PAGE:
On-board Diary: "Farewell, Bahamas!" The Ranger casts off the moorings. Sunday, May 1st, 2005
Author: Paloma Larena
Date: May 1, 2005
During the seven days we spent in Green Turtle Cay, at the island of Abaco (Bahamas), the main objective for Carlos, Nuño, Bibi, David and Jose Carlos was to prepare the catamaran for the next leg of the journey. “Many of the tasks we perform onboard are geared to improve the systems, both while we are docked, as while navigate”-indicates Carlos Perez. In this context, they have prepared a complete system “to be able to work with the mizzen sprit as if it was a crane and be able to load auxiliary boats onto deck” –he explains to me. “This will allow us more control of the boats when the sea conditions worsen while at the same time we can operate with fewer personnel.” They have also performed routine oil change to the motors, installed special containers in the bridge to keep binoculars and lanterns, they finished cleaning the hull-“because the “beard” on the ship grows very fast” and they have also installed the platform where the dinghies are placed. Oh! And we also moved the life savers to a more logical location!
Before departure, scheduled for 12:00, the first officer calls all crew members to the deck area, to give us instructions on safety measures onboard and to become aware that each of us plays a particular role onboard, whether you are a biologist, filmmaker, photographer, cook, journalist or sailor…”Anyone traveling on Oceana boats must know and learn certain safety measures”. Carlos warns us that during the crossing, we will go through emergency drills, with no warning, in order to put our readiness to the test.
While we listen to his instructions, a slight breeze begins to blow, and little by little blows harder until in becomes a strong wind. The lecture continues. Before we set sails, everything must be in perfect conditions to navigate: from the sails to tidiness in the cabins, in order to keep objects from flying off and causing accidents, in the event of a storm. The cabin hatches will always be closed, to avoid the risk of someone stumbling and falling overboard at night. The latches on the sides must also be locked, “to avoid having an untimely wave splashing our beds and leave it looking like a swimming pool and so no one can enter without knocking, but in general, the answer to that will be “no”, Carlos warns. During navigation, guard duties will be around the clock, with 3 hour shifts, every 12 hours. Each guard duty will count with an experienced captain in charge, and we must let the following shift know of turn over 15 minutes in advance. Another fundamental regulation: we must leave freshly made coffee in the thermos.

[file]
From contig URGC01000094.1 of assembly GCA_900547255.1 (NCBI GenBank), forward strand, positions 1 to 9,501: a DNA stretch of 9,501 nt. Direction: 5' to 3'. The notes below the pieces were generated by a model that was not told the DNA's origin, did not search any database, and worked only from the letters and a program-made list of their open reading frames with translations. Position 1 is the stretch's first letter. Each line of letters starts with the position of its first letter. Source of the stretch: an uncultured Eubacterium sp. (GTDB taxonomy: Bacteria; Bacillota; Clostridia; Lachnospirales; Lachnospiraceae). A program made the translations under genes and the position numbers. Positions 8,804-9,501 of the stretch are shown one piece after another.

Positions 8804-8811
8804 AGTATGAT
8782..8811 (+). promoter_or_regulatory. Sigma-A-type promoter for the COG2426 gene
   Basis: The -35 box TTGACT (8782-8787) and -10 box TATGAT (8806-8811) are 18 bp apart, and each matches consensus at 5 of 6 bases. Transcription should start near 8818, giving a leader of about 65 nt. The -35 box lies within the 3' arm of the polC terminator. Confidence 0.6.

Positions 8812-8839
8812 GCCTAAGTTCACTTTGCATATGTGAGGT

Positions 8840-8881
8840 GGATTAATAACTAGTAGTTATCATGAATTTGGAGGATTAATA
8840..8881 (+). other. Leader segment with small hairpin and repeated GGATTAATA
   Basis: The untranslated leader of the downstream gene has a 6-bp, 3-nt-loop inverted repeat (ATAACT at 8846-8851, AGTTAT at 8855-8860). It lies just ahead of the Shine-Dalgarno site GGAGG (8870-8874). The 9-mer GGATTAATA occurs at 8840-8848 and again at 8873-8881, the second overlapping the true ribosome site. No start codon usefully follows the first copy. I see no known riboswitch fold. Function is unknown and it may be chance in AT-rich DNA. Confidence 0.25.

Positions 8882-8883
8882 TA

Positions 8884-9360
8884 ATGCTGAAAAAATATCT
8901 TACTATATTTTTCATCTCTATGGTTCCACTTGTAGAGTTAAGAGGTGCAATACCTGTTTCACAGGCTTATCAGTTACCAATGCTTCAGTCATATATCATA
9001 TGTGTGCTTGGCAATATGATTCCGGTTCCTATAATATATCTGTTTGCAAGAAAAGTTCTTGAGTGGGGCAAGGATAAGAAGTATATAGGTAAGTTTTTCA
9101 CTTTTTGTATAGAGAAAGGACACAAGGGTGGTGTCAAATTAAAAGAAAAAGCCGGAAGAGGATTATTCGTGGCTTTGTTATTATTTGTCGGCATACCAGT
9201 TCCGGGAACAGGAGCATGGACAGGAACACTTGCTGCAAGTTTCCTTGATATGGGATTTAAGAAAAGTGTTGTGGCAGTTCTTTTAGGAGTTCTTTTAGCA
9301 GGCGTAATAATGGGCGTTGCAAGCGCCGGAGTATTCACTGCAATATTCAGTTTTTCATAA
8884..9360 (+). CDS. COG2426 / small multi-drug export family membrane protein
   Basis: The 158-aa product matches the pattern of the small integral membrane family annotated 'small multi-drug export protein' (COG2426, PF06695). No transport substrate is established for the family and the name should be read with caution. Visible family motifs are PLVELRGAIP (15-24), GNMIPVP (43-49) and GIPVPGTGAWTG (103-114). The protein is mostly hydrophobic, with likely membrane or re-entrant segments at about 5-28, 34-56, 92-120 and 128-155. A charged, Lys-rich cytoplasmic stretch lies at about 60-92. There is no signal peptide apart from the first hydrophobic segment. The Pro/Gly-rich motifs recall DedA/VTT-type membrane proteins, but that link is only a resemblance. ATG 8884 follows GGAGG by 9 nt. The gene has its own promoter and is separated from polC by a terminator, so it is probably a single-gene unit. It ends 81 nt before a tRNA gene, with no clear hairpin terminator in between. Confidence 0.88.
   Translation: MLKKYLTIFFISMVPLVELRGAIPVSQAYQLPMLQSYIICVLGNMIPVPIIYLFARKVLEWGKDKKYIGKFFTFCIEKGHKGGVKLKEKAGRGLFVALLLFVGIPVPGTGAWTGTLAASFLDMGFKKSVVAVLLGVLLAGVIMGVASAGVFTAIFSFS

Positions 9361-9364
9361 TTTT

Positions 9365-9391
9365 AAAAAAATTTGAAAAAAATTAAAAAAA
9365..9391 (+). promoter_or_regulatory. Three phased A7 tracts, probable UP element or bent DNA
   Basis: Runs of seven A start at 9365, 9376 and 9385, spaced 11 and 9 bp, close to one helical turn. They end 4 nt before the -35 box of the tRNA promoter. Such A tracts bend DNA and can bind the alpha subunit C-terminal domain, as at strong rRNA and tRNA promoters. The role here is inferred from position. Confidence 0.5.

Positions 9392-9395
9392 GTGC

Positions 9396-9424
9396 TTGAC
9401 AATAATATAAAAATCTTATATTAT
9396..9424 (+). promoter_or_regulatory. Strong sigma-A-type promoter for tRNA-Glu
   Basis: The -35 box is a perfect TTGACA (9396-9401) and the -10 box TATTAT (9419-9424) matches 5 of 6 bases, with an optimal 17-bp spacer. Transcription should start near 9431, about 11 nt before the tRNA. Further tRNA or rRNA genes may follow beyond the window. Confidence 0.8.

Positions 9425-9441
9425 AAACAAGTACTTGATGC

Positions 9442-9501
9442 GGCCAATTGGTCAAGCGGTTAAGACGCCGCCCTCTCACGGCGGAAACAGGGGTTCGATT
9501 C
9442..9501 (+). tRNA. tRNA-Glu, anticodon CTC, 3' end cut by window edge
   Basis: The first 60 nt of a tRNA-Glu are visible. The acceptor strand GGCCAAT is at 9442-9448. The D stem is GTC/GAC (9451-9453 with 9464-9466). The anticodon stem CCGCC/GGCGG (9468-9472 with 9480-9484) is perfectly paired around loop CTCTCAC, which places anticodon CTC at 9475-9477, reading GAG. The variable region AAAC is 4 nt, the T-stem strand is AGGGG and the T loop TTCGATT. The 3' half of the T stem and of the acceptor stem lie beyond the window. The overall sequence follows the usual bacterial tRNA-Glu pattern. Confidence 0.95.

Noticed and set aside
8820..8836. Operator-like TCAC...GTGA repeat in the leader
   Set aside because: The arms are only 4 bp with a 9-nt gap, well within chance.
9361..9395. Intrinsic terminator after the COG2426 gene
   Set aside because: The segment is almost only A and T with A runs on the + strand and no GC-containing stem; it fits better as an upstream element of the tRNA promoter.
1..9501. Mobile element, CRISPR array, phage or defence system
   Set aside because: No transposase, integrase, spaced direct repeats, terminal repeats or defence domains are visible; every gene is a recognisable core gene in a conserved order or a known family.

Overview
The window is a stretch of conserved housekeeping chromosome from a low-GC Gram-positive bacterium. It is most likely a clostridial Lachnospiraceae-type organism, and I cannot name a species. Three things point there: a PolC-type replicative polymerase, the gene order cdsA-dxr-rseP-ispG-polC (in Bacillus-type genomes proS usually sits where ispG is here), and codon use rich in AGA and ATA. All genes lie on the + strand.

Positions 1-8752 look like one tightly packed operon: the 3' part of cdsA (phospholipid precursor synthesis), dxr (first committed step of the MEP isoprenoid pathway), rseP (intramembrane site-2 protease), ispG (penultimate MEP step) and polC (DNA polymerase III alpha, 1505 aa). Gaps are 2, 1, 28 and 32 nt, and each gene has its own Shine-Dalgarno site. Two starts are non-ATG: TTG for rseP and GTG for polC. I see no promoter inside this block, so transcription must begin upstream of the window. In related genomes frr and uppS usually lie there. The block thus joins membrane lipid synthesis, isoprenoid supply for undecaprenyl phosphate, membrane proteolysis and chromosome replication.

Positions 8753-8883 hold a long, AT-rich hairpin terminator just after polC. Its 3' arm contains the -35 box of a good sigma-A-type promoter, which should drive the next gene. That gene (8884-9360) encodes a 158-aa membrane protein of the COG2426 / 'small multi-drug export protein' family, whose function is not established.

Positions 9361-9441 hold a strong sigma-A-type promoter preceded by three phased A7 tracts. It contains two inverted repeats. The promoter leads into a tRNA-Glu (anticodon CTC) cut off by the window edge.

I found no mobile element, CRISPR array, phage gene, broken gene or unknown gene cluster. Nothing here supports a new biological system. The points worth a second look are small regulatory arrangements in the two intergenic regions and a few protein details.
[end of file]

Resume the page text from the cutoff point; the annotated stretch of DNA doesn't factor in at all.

By this time, the wind is in full force, but following with our plan, at 12:00 o’clock Nuño takes his place at the bridge and starts to impart orders. The Oceana catamaran slowly maneuvers and advances a few meters to refuel. Brendal and Willis, two of our local guides come to say goodbye. The wind force begins to cause us a little concern and we all direct our gaze at Nuño. “We are going to wait a few hours, to see if the wind improves. As the wind was blowing at 30 or 35 knots, it was not recommendable to try to remove the Ranger from the fuel pier. Besides, we heard reports of a ship that run aground in the middle of the channel”. This time, it is the elements that delay the Oceana Transoceanic expedition. While I write, Sole helps Indi prepare a lettuce and tomato salad, those are with us through life. “Lunch is ready!” and as we cannot do anything else, we gleefully devour “mamma Indi”’s salad.
At long last, at 4:40 pm on Sunday, May 1st, the Ranger casts off moorings and sets course towards Green Turtle Cay’s exit channel. As we gradually move, I ask Nuño if maneuvers are equally complicated as when we entered. “Fortunately, there are fewer ships anchored and we are already familiar with the channel since we came in” We left behind the welcome sign we saw every time we came back to the catamaran after intense diving sessions. The Oceana ship also says goodbye to the mangroves on both sides of the channel. Farewell, Abaco Island, Farewell “low sea”, Farewell, Bahamas.
The Ranger resumes journey, now, en route to the Sargasso Sea.
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